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August 10, 2023

Philly men used soldier's stolen ID to purchase guns in Montgomery County, DA says

Taalibudeen Anderson and Tariq Anderson of Philly and Daijon Griffin of Wilmington, Del., have been charged with falsifying information to buy guns with the intent to sell them

Investigations Firearms
Identity theft gun purchase Thom Carroll/for PhillyVoice

Three men — Taalibudeen Anderson, Tariq Anderson and Daijon Griffin — have been charged for their roles in allegedly using an Army soldier's identity to purchase and sell guns in Montgomery County.

Two Philadelphia men and a third man from Wilmington, Delaware, have been arrested and charged for their alleged roles in using a stolen identification card to illegally purchase more than a dozen guns, Montgomery County District Attorney Kevin Steele said on Thursday. 

Taalibudeen Anderson, 22, Tariq Anderson, 23, and Daijon Griffin, 21, are accused of using the identity of an Army soldier, Shaheim Dontez Mitchell, to falsify documents to purchase 14 guns and start an illegal gun-selling ring. They are charged with more than 500 counts of identity theft and gun trafficking, a press release from Steele's office said

"Gun trafficking defeats a key tool to prevent serious crime and puts our communities and the people who live there at risk. Not only did the defendants' alleged crimes endanger the physical safety of Pennsylvanians, but they exploited the identity of a soldier serving our country," Attorney General Michelle Henry said.

Mitchell was visiting his mother in April when he lost his wallet containing both his Pennsylvania and military ID cards. Taalibudeen and Tariq, who lived a few houses away on the 5600 block of Boyer Street, found the wallet, authorities say. Neither of the men is legally allowed to purchase guns due to previous run-ins with the law. 

According to authorities, from June 17 to July 6, Taalibudeen used Mitchell's identification to purchase 14 guns through online orders that would be picked up at TriTac Firearms in Wyndmoor. He attempted to purchase 14 more guns with the ID.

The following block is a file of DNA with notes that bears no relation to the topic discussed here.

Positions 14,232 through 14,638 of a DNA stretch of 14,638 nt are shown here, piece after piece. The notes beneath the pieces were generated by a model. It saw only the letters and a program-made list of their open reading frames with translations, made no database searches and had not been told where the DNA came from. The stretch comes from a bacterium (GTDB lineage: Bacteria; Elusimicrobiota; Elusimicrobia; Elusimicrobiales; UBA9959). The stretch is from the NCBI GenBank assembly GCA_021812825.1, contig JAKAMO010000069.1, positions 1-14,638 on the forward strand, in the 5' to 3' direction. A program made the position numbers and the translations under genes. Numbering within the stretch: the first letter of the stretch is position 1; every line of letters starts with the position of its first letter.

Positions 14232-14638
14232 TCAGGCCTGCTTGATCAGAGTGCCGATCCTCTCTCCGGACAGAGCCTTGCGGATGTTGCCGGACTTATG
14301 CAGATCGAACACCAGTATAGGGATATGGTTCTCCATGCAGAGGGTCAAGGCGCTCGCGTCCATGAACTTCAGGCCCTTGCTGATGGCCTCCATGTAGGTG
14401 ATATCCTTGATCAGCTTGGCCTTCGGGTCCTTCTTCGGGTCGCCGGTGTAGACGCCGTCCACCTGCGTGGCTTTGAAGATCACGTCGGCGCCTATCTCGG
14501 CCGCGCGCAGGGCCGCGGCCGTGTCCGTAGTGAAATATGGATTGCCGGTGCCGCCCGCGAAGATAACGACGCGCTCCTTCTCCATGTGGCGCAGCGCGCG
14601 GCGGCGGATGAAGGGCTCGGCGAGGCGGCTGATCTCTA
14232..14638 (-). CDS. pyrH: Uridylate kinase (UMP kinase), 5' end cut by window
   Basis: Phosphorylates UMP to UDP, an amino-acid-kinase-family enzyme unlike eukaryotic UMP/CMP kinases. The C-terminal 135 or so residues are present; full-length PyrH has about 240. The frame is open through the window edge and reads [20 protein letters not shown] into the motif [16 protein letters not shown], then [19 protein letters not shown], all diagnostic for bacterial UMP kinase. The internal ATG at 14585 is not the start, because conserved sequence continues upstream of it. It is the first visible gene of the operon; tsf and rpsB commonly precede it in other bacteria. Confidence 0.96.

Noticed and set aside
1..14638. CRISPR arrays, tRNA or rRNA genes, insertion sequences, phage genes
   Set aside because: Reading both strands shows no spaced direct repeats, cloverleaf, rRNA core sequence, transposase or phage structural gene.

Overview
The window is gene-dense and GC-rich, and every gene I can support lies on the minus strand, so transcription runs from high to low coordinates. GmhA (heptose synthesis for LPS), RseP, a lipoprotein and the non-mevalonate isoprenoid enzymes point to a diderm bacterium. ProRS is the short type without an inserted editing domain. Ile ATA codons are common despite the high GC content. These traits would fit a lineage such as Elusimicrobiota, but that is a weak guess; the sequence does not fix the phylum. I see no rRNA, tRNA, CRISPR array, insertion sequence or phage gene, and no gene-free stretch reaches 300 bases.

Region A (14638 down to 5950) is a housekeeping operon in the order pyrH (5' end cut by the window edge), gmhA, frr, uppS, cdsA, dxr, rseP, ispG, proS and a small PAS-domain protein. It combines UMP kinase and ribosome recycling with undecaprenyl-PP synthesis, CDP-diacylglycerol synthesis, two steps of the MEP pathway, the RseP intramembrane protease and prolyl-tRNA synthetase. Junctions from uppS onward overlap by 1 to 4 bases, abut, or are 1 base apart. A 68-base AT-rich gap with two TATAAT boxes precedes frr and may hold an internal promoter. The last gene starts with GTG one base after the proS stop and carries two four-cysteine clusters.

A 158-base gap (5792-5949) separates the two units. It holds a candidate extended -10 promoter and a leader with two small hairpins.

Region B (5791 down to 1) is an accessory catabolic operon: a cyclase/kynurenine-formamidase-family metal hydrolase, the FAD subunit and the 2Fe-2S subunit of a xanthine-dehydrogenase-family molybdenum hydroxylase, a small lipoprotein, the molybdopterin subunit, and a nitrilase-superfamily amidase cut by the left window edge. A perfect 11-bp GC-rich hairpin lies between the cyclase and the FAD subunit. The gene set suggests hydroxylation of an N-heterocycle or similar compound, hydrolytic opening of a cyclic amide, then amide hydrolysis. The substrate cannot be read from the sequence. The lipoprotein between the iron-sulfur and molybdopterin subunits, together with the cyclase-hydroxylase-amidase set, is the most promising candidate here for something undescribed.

Both Taalibudeen and Tariq were arrested on July 12 when their Lyft ride was pulled over outside of TriTac Firearms. Taalibudeen showed police his real ID, but he also had Mitchell's ID in his possession. Tariq fled the car on foot and was later taken into custody. 

When police searched the home of the Anderson men, they found multiple empty gun boxes, shipping labels, ammunition and receipts.

Griffin was arrested after authorities learned that he helped the Anderson men set up sales for the guns.

Three of the illegally purchased guns were recovered by police. They recovered a black Canik 9 mm semiautomatic weapon during a drug trafficking arrest on July 16. That same day, a tan FN Five-seven firearm was recovered during a traffic stop. On July 25, police searched a car that was involved in a shooting on Parrish Street and found another tan FN Five-seven firearm. All of the guns were purchased by Taalibudeen. 

“These defendants were arming criminals, plain and simple. And the actions of these criminals are made even worse by their taking advantage of a loss by a soldier serving our country," Steele said. "The recovery by law enforcement of three of the 14 straw-purchased firearms within days of their purchase shows how fast these illegal guns show up at crime scenes. This flow of illegal firearms onto the streets makes all of our communities less safe."

Philadelphia has had a problem with illegal guns getting into the wrong hands, which correlates to its gun violence problem. Straw purchasing pertains to the legal purchase of guns, then selling them to someone who can not legally obtain them. Last month, the City of Philadelphia filed a lawsuit against Frank's Gun Shop, Delia's Gun Shop and Tanner's Sports Center for allegedly engaging in straw purchases.